Lots of fun holiday stuff going on this weekend. The kids live for the dressing up, and the harvest fun. Halloween is really a great kid holiday. Which is why it kind of bums me out to see it being run over by Christmas.
Christmas stuff is out in stores. You can even, I kid you not, buy a tree already. (Wouldn’t it be a fire hazard by Thanksgiving if you did?) I like enjoying all the holidays, not being rushed through as if only one matters.
The early Christmas stuff brought about a minor crisis. Costco always puts out little girl holiday dresses at Christmas and Easter. We tend to scoop these up as they are always beautiful and fabulous deals. This year, we noticed the size cutoff and realized…Tall Kid is getting too tall and really should have the next size up.
Her little world is now off kilter. Too big for the holiday dresses? There will be no holiday dress at all, she just knows it, she has outgrown childhood. Reassurances have failed, so tonight she gets stuffed into her princess costume to be reminded that she’s still a kid and by the time we get to Christmas, she’ll have a dress with the ruffles and bows she’s entitled to as a member of the Small People Coalition. Early Christmas displays and unfair ruffly dress size-ism notwithstanding.
I’m not “really” doing NaNo this year, since what I’ll actually be doing is tackling 3 books in ready to finish stage and finishing them. It’ll meet the word count requirement but not a new or single project, so thus not “official”. I’ll still be using the mindset to get things done, because I’d really like to start off 2011 with a bunch of books crossed off my To Do list.
However, those books are a difficult place to start, so I’m doing a warmup. I’m writing a novelette because I want to, and I dragged some friends into it with me. We’ll be putting out a combined effort in the not too distant future, but I thought I’d talk about why this makes a good warmup and how to get started.
First, it’s not contracted, so there are no expectations and no pressure. It’s not going to be subbed anywhere, either, so again. I’m free to do whatever I want. Knowing that nobody will be looking over my shoulder, judging whether or not I fulfilled requirements, makes it a safe project for creative risks. And creative risks are what make projects succeed, so it’s good to make a safe space for that. It’s really what NaNo is all about, that freedom to create and not judge. Finally, it’s short so it can be finished quickly to help me build momentum for finishing bigger projects.
The story has a theme and a setting, and today I’m working on the action/character checklist. I swiped this from Absolute Write and it’s a very handy list of things to consider before you start a project, even if you don’t have answers to all the questions.
1. Protagonist’s overall story goal:
2. What stands in his/her way of achieving this goal:
3. What does he/she stand to lose, if not successful:
4. Flaw or greatest fault:
5. Greatest strength:
If you follow the Absolute Write link, you’ll see that depending on which answers come easier, you are action or character oriented. Knowing that can help you work to your strengths.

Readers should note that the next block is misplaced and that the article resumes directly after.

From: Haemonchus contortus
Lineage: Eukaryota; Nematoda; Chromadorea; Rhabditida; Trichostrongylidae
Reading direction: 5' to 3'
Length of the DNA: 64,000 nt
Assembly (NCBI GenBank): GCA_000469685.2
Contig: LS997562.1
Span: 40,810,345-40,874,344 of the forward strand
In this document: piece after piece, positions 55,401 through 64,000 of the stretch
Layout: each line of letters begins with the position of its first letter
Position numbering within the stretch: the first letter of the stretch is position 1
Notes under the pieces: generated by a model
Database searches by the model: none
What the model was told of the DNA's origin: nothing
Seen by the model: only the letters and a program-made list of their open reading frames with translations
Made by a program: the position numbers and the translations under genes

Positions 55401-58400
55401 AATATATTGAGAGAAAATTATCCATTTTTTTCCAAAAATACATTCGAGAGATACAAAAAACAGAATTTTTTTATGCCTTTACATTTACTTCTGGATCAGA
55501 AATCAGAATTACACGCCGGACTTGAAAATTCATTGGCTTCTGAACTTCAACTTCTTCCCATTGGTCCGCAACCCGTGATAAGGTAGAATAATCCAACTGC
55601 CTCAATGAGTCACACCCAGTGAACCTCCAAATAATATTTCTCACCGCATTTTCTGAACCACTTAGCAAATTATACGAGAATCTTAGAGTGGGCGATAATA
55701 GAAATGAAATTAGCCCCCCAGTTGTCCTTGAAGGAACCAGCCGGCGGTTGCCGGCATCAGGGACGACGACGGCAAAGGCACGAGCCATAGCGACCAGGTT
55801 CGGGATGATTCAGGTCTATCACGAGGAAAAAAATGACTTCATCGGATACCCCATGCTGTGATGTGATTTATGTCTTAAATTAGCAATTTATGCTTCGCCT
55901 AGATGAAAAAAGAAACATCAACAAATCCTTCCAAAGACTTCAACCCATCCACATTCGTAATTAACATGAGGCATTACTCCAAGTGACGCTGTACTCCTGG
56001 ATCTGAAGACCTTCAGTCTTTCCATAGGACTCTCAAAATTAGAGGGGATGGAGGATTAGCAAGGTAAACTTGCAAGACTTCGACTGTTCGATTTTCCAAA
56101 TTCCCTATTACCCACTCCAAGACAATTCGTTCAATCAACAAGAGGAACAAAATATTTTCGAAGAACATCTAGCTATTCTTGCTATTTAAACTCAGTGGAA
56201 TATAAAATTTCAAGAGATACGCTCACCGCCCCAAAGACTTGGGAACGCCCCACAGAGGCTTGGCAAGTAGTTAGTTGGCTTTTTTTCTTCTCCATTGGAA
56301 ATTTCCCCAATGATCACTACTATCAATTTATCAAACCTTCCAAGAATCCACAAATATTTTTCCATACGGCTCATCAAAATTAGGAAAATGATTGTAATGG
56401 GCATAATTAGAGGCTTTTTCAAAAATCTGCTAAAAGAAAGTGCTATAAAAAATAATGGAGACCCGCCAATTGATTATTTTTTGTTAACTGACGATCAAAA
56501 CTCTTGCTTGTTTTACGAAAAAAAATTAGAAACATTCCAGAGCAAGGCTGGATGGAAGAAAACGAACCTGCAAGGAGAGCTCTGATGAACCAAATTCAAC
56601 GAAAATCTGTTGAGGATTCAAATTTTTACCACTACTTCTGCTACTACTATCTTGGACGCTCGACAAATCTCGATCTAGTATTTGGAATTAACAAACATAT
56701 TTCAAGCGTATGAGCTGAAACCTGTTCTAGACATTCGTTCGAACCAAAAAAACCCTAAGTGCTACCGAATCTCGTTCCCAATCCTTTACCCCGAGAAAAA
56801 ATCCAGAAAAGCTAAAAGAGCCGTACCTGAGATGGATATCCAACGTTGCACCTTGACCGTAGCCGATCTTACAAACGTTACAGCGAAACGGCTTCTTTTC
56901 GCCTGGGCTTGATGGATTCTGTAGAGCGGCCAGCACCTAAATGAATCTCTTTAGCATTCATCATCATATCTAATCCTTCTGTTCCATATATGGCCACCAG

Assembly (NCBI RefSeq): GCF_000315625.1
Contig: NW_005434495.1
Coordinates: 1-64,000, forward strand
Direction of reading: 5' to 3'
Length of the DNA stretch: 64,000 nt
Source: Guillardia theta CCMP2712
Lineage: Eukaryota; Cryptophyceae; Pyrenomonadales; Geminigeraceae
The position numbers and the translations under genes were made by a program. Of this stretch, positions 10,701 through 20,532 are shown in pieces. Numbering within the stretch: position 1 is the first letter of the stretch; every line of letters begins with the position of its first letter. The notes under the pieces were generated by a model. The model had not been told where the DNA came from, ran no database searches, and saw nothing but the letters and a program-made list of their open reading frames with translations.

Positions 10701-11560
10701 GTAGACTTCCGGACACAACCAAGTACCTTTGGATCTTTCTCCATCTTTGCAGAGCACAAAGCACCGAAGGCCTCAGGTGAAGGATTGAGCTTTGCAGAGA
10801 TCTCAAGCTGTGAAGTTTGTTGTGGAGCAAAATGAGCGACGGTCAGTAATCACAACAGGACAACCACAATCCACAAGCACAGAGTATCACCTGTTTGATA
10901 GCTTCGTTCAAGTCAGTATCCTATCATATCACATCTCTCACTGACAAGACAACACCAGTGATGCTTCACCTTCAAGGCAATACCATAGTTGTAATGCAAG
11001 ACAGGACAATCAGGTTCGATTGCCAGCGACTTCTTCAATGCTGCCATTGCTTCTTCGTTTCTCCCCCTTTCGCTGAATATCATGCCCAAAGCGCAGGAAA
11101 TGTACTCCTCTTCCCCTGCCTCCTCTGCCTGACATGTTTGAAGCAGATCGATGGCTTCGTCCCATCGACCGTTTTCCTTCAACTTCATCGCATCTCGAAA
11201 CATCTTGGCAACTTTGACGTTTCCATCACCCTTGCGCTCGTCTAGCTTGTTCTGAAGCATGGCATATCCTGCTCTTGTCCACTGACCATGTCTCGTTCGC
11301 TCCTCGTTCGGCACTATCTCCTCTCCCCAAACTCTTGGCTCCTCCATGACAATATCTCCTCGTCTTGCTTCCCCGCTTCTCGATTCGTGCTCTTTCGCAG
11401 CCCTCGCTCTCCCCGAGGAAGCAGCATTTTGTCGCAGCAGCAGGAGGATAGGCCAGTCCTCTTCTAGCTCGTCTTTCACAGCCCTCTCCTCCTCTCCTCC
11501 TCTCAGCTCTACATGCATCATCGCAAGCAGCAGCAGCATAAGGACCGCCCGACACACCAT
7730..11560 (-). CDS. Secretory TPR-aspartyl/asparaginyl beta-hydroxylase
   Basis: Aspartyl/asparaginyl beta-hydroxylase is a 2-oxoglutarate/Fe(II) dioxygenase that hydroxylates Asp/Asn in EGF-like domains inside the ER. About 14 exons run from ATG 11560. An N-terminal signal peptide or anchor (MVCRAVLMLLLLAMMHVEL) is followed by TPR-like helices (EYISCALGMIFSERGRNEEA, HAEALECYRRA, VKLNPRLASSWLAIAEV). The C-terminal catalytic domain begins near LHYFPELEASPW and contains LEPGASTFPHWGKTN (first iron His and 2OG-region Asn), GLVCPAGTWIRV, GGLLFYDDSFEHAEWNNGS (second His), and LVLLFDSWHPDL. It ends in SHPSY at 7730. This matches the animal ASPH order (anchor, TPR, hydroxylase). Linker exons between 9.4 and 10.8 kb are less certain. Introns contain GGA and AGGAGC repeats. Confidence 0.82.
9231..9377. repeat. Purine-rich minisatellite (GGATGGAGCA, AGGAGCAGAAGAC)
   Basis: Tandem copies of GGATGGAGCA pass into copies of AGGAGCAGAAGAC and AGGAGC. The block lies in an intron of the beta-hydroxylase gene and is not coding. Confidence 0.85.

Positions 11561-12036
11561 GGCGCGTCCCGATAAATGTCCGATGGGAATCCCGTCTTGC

Next, I listened to music that helps me get into the right mindset for the story. My soundtrack is made up of Pink and Taylor Swift. Music works for some people, doesn’t for others. Experiment and see what works for you. Maybe visuals, images of your setting or people who resemble your characters. Whatever helps you get your brain into the story, use it.
You don’t have to write a shorter project to warm up for NaNo, but it’s not too early to start doing the writer equivalent of stretches, limbering up your writing muscles for November!
Flu season seems to have hit early, as in before we managed to herd everybody in for shots. So it’s time to put on a big pot of chicken soup, drink tea and juice, and work on a story because it takes my mind off the present. Fiction’s a great escape hatch that way. Sometimes slipping into a story is just like curling your toes into your favorite fuzzy slippers.
NaNoWriMo is just around the corner. Here are 5 things to help you get prepared.
1. Read the BIAW how-to. You have a whole month, some crazy people stuff a novel into a week. The same techniques work.
2. Get your tools in order. If you think you’re going to want to work in something like
Scrivener, don’t wait until Nov. 1 to install it. Get it downloaded and running now, and take time to work through the tutorial. Whatever program you’re writing in, make sure it’s up to date and working before the kick-off.
3. Have a backup plan. I recommend using
Dropbox if you don’t have anything else set up already. This will keep a copy of your ms. saved externally in case of fire, flood, cats on keyboard, etc. Dropbox is free, and the peace of mind that comes from knowing you won’t lose all your work halfway through the month is priceless.
4. Some people are outliners. Some people are story-boarders. Some people figure out the story as they write. Whatever your style is, embrace it and give yourself whatever you need to get ready to write.
5. Take 12 minutes to watch “Falafelosophy” and learn to listen to your own inner Neil Gaiman. Trust yourself. Trust your story.
I’m going to keep this on a sticky:
“Do not worry. You have always written before and you will write now. All you have to do is write one true sentence. Write the truest sentence that you know.” – Ernest Hemingway